FBI recognizes YSU for help in criminal investigations

Gregory Nelsen, Jeff Dick and Tom Jordan
Gregory Nelsen, special agent in charge, FBI Cleveland Division presents Jeff Dick, professor of Geology and Tom Jordan, YSU adjunct professor of Geology with the FBI Director’s Community Leadership Award.

Youngstown State University’s Department of Physics, Astronomy, Geology and Environmental Science received the FBI Director’s Community Leadership Award in a ceremony Tuesday, September 6 at the FBI field office in Boardman.

The award recognizes YSU for assisting the FBI Evidence Response Team in several recent criminal investigations. 

“This is an important award for us,” said Jeff Dick, professor of Geology. “The academic mission of our program is focused on providing students with exciting real-world applications of Geology. Our work with the FBI is directly reflective of that mission.”

Gregory Nelsen, special agent in charge, FBI Cleveland Division, added: “We are proud of the work by the Youngstown State team to bond the fields of science, technology and investigation that augment the work of the FBI ERT. The department’s commitment to enrich student learning through real-world engagement and collaboration further solidifies the worthiness of this award.”

Nelsen and Corey Taylor, supervisory senior resident agent, FBI Youngstown, will present the award to Dick and Tom Jordan, YSU adjunct professor of Geology.

YSU received the award for assisting the FBI ERT by using Ground Penetrating Radar equipment, a geophysical locating method that helps capture images below the surface in a minimally invasive way, in three recent criminal investigations.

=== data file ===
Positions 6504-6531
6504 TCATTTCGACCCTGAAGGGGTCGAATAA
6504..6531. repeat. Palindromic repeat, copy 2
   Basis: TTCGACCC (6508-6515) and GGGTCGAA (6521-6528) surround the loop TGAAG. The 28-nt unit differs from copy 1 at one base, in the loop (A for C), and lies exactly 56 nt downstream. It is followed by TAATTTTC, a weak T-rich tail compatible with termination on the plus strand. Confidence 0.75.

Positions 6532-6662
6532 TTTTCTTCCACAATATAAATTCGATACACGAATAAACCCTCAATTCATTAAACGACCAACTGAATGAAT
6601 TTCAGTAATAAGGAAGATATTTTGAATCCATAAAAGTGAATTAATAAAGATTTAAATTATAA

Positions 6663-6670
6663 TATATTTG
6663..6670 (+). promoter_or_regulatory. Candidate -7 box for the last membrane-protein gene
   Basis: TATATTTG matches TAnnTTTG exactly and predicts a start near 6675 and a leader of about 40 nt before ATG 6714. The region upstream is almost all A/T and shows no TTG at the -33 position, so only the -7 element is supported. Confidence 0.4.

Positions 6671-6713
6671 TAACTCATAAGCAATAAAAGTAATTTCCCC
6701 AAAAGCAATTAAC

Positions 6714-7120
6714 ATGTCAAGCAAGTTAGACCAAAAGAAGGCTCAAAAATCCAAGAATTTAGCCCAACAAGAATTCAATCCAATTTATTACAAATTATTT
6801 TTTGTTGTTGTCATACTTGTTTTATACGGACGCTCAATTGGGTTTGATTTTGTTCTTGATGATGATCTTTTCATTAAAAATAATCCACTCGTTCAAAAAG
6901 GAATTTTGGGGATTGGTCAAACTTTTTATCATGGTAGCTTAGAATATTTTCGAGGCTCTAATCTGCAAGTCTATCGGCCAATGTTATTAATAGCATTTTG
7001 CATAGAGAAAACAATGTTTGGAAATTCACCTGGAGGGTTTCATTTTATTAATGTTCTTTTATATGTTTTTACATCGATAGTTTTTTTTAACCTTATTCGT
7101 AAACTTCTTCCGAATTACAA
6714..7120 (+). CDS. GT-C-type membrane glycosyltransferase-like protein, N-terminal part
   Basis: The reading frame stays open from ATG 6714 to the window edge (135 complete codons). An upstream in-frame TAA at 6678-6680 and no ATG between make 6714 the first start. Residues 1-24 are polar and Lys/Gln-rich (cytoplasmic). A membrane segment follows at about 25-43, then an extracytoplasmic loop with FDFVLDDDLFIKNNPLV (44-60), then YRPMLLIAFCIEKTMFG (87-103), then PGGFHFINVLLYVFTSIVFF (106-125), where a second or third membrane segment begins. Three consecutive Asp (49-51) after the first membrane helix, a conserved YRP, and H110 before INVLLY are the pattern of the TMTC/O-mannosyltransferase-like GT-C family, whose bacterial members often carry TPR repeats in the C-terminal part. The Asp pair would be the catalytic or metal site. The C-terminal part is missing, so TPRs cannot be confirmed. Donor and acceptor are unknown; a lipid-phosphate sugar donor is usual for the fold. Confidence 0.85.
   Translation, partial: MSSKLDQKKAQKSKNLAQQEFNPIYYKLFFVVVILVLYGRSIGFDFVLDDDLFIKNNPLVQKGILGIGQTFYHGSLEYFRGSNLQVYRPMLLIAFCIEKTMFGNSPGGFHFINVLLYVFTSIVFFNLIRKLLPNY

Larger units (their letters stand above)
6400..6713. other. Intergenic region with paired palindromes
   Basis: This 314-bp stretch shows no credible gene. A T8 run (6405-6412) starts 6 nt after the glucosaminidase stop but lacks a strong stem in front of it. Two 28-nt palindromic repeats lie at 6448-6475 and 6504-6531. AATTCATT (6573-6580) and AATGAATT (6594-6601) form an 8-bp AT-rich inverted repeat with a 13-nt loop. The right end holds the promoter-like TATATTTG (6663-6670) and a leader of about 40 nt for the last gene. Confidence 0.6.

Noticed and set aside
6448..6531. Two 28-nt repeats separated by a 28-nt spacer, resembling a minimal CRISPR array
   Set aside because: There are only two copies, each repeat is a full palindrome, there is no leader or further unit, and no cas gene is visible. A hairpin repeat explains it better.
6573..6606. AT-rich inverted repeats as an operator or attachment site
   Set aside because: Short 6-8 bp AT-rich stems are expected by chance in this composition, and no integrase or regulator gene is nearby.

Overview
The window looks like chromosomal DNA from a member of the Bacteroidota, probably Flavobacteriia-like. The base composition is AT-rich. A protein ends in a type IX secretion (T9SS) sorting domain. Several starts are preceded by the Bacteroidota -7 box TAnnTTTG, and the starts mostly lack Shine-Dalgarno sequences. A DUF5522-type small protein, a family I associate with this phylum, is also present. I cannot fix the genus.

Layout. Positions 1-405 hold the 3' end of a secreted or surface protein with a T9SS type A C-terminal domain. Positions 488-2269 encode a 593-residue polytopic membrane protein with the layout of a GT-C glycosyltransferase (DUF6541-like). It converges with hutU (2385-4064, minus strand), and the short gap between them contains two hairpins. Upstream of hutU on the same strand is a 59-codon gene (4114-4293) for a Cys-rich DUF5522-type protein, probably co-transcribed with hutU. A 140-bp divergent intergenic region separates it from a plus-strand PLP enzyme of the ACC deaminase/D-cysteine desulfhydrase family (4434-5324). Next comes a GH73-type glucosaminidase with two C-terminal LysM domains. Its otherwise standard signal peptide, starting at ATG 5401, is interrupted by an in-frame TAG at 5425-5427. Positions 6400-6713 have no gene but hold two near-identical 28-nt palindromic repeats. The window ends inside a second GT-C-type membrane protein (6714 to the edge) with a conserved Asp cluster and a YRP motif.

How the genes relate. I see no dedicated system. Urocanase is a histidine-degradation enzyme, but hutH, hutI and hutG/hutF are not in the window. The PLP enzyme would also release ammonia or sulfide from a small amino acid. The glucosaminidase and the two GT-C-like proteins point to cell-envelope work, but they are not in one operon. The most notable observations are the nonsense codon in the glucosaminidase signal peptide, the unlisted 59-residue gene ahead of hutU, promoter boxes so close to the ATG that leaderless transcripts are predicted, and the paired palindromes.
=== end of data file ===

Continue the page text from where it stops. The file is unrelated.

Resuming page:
While YSU has GPR equipment, it is not readily available at the FBI Cleveland. Dick said the department has also assisted sheriff’s departments in Mahoning, Trumbull and Van Wert counties in crime investigations.

The FBI Director’s Community Leadership Award, established in 1990, recognizes significant contributions assisting law enforcement in its mission to educate about and prevent violent crime in the community. 

Dick said the award is related to a larger research program in YSU’s Geology program that focuses on simulated clandestine burials. Dick said the research has two objectives: to improve the understanding of human decomposition in shallow graves and to use the burial field as a site to educate students and train law enforcement officials on the use of geophysics in forensic geology. 

The research involves burying hogs in a variety of geological and forensic situations and monitoring their decomposition using non-intrusive geophysical methods. Dick said hogs are logical substitutes for humans for a variety of physiological reasons. The research site is located on private property in rural Columbiana County.

The research, which is an outgrowth of a project conceptualized by Jordan while serving as research faculty at the University at Buffalo, also includes Susan Clutter, associate professor of Forensic Science; Joe Sanson, associate professor of Engineering Technology; and Diana Alexander, adjunct faculty of Applied Geology. Also involved are graduate students Christopher McFarland, Tori Blandine and Enas Selim, and undergraduate students Victoria Dilliott and Keivunia Wallace.

The team utilizes geophysical instruments donated by THG Geophysics in Murrysville, PA., and equipment funds provided by the YSU College of Science, Technology, Engineering and Mathematics. 

“YSU has recently compiled an impressive collection of really cool, state-of-the-art near surface geophysical devices and data processing software that are especially well suited for forensic investigations,” Jordan said. 

“We look forward to providing our expertise and using these devices for future work with the FBI and, through our research, hope to provide law enforcement with supplemental methods and training to ensure continued success in their investigative work.”